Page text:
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Theory
CUSTOMERS
customer
service
distribution
transmission
generation
IPP
self-generation
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self-generation
generation
IPP
transmission
distribution
customer
service
CUSTOMERS
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Practice
10
Transition
customer
service
distribution
transmission
generation
ancillary srvcs
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Power Marketing and
Energy Trading Explosion
• Utilities, financial houses, marketers, brokers,
generating entities, and speculators are
buying, selling, and swapping power/energy
on an ever-increasing scale
• The total volume of trade is multiples of the
value of the underlying commodity
• Power marketing / brokering has grown
tremendously since the start of deregulation
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North American
Regional Transmission Organizations
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Move from the Zonal To FNM – Nodal
Market
NP15
ZP26
SP15
• Full Network Model (All constraints
• No intra-zonal constraints enforced
• Internal Congestion Zones –
Constraints enforced between zones
enforced)
• Locational Marginal Pricing at each node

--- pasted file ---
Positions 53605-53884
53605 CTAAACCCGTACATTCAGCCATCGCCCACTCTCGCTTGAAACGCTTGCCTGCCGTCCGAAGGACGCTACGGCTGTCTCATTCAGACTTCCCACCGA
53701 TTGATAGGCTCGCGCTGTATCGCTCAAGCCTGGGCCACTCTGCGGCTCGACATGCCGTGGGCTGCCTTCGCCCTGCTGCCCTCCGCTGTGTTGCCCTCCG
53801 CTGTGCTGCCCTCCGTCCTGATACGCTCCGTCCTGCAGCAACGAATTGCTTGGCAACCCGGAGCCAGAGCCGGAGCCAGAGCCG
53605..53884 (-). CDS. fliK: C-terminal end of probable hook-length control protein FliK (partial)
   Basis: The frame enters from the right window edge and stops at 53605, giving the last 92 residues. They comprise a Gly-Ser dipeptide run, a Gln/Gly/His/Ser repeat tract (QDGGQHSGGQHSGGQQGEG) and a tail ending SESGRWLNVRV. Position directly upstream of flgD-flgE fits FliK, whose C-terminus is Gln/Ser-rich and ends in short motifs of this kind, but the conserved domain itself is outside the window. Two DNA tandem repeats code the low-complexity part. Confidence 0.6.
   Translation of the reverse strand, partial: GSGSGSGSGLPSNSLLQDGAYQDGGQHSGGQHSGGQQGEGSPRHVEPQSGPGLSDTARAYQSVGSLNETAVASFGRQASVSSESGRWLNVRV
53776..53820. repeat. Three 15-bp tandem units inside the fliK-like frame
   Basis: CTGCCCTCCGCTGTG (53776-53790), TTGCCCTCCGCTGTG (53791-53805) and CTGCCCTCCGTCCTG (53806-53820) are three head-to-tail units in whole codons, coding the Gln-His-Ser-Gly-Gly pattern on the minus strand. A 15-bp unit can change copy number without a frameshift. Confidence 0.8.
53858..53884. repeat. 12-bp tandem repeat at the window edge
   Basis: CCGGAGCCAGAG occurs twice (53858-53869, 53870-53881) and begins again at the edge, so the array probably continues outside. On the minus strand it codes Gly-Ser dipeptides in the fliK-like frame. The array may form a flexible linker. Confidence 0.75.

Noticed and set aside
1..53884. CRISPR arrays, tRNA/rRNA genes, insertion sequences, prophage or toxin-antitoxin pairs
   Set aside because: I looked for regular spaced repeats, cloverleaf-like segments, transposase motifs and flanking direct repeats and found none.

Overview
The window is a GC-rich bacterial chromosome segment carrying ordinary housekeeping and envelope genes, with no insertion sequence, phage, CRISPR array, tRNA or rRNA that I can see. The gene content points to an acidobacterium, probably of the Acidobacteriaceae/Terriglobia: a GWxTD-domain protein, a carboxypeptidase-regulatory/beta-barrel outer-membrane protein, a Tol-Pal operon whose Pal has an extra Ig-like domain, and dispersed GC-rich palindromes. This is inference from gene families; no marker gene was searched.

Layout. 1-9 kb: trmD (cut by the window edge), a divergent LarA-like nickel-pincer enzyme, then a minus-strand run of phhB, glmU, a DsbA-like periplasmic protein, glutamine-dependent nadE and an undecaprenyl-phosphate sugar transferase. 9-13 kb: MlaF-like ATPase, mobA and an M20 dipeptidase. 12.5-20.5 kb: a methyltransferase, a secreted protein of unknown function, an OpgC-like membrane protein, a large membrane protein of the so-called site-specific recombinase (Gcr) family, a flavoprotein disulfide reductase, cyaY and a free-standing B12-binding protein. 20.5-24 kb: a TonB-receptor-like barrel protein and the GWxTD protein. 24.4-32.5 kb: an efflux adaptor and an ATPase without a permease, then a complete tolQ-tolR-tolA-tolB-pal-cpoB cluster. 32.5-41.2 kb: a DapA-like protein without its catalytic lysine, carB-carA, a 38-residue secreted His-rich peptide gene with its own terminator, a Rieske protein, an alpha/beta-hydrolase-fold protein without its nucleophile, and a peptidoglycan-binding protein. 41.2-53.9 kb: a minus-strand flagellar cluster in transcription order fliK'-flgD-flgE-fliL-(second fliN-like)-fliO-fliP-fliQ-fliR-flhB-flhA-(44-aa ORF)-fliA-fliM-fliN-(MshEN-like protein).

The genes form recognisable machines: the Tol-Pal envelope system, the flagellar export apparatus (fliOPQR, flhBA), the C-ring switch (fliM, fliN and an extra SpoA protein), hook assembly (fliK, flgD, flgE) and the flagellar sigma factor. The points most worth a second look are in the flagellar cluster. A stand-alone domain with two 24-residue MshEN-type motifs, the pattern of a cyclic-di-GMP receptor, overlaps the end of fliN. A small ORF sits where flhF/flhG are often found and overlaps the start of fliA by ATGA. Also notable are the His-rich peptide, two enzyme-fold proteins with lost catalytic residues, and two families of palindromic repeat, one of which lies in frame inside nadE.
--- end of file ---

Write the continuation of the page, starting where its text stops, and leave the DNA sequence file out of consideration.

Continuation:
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Why Nodal?
• Efficiency: minimization of production cost
– System-wide, incentive-compatible
• Advanced locational signal for buyers and
sellers to match next day needs and supplies
• Economic signal (LMP) to Gens and Demand
Response while protecting load
• Congestion risk management (CRR/FTR/TCC)
and transmission planning
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Locational Marginal Prices in Nodal
Markets
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Outline
• Overview of Energy Trading
• Development of Nodal Power Markets
• Financial trading in Nodal Power Markets
• Risk Management
• Opportunities for investors
• Conclusions
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Financial Instruments
• Virtual Trading: trade DAM vs. RTM
– Virtual Supply (Financial Generator): sell DA buy
RT
– Virtual Demand (Financial Load): buy DA sell RT
• Congestion Revenue Rights (aka FTR or TCC)
– Buy or sell congestion between two nodes
– Buy in monthly/seasonal, settle in DAM
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Virtuals as Purely Financial Instruments
• Used to capture the price difference between
DAM and RTM at a location
• If the location price in DAM is expected to be
greater than RTM, then an Inc at that location
would be the correct tool
• If the location price in DAM is expected to be